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Gaming Guru

Jennifer Robison
 

Diamond Days Here: Alex Gets AAA's Top Ranking in First Year

15 November 2005

When travel club AAA named its Five-Diamond restaurants and hotels, a new gem joined the local crown jewels already on the list.

Late last week, Wynn Las Vegas' Alex, a French restaurant with prix-fixe menus starting at $120 per person, gained membership in the elite AAA Five-Diamond club after less than seven months in operation.

Patti Shock, chairwoman of the tourism and convention department in the Harrah College of Hotel Administration at the University of Nevada, Las Vegas, said it's "very unusual" for a restaurant to nab five diamonds in its first year. She attributed Alex's high rank to the experience of its lead chef and namesake, Alessandro Stratta. Stratta was executive chef at The Mirage's Renoir, which had earned five diamonds from AAA and five stars from Mobil Travel Guide before it closed last year so that Stratta could open Alex.

"(Stratta) already had systems in place, he knew what it took to win five diamonds and he achieved it," Shock said of Alex's first-year honor.

Nevada has a total of three restaurants and three hotels on the Five-Diamond list. All of the properties are on the Strip.

The state's other two Five-Diamond restaurants are both at Bellagio. Picasso landed on the rarefied roster for the fifth time, and Le Cirque is now a three-time recipient of the ranking. AAA recognized a total of 48 Five-Diamond restaurants in 20 states nationwide; just four states -- California, Florida, New York and Illinois -- had more winners than Nevada.

It's a stark change from 15 years ago, when Las Vegas was better known for $2 steak dinners and bargain buffets.

"(The awards) further establish Las Vegas as a long-term challenger to other big cities in the restaurant sector," said Alex's Stratta. "It's taken a lot of people for us to be able to say, 'It's really happening here -- it's not just big hotels and restaurants.' People can come here for one of the best experiences in the country, if not the world."

Shock said the local trend toward gourmet eateries began in 1992, when Wolfgang Puck opened Spago inside the Forum Shops at Caesars Palace. When Bellagio opened in 1998, Shock said, it advanced the high-end dining sector with celebrity chefs including Stratta and Julian Serrano of Picasso. In addition, the Maccioni family of New York opened outposts of their famed Le Cirque and Osteria del Circo restaurants at Bellagio.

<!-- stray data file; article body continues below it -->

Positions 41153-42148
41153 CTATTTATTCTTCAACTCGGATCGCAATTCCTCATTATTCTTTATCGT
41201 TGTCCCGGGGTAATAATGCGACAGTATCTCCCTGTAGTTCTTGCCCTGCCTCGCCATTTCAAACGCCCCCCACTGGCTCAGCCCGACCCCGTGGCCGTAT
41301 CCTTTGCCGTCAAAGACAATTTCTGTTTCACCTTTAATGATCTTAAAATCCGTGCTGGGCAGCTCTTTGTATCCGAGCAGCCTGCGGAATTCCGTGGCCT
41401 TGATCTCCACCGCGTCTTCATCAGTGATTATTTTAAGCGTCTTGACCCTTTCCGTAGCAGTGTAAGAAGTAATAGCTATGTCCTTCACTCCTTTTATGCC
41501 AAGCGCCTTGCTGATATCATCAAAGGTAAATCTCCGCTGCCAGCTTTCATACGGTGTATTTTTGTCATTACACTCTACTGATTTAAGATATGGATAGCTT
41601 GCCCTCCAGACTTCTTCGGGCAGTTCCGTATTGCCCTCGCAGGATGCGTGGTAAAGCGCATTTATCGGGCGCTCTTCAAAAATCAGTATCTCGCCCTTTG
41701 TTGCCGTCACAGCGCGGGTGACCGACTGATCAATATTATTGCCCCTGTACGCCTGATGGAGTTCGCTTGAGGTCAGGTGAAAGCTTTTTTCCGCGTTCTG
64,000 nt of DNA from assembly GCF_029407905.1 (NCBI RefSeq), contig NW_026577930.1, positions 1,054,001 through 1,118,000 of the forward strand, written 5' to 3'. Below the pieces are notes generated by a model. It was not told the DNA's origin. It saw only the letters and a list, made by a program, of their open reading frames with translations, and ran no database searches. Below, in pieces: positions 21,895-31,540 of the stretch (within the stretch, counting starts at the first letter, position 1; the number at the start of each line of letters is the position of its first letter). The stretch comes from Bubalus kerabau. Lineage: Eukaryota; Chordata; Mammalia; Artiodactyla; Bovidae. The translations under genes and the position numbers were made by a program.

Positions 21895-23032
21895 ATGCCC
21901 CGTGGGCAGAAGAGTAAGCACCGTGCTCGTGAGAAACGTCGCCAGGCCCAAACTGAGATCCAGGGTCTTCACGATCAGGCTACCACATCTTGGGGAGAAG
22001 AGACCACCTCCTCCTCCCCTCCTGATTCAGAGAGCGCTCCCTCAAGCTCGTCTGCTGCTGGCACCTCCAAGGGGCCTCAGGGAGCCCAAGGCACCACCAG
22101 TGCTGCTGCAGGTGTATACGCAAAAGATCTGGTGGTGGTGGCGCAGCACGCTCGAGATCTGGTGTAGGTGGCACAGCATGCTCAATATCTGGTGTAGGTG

"Once that (gourmet) ball got rolling, it just kept building steam, getting bigger and bigger," Shock said. "Everyone wanted to be a part of it. Now, just about every major celebrity chef in the world has a restaurant here."

That bumper crop of well-known chefs makes standing out difficult. But Stratta said he's found the key to distinguishing his restaurants.

"As a chef, I would like to think it's about the cooking, but I think the real secret is customer service," Stratta said. "Exceeding expectations on a nightly basis is really what we strive for, and with the competition in Las Vegas, those expectations are pretty high. For us to exceed them is a great testament to my team. We're all on the same page, and that's very fulfilling."

Nevada also had three Five-Diamond hotels, all of them repeat winners. Bellagio made its fifth appearance on the Five-Diamond list, while the Four Seasons at Mandalay Bay appeared in the lineup for the seventh time. The Ritz-Carlton at Lake Las Vegas earned the rating for the third time. A total of 77 hotels in 23 states earned the Five-Diamond Award.

Shock said hotels work hard to earn five diamonds. Among other measures, they develop internal programs focused on achieving high ratings, and they hire consultants to serve as mystery shoppers.

Why the effort? Because big diamond counts can translate into real dollars, Shock said.

"A lot of people want that level of service, so they're going to look for hotels with a high rating," Shock said. "Usually, (high ratings) bring in well-heeled people who have more money to spend."

For Stratta, Alex's five diamonds are already bringing in business. After word of the eatery's grade appeared in USA Today on Friday, the restaurant booked at least 20 tables for consumers who wanted to sample the restaurant as a result of the coverage.

One local travel agent said the boost Alex has received from the AAA award will spread to other highly ranked local operations, and even across the market as a whole.

Kathy Falkensammer, president of Prestige Travel and Cruises, said travel agents use rankings to help them decide what destinations they'll refer to clients. In addition, affluent travelers use rating recommendations to choose restaurants and hotels they'll visit.

"Any time a destination or product can get publicity like this, it brings excitement," Falkensammer said. "In Las Vegas, we have all the name-brand restaurateurs and restaurants coming to town, and it's changing the whole image of Las Vegas as a great resort destination."

Shock agreed.

"People look at these ratings quite diligently before they travel. The more (Mobil) stars and diamonds we have at the destination, the better the whole destination looks," Shock said. "Las Vegas fought for years to create a quality image and get people to look beyond the glitz. It's very good for Las Vegas tourism overall, not just the hotels that got five diamonds."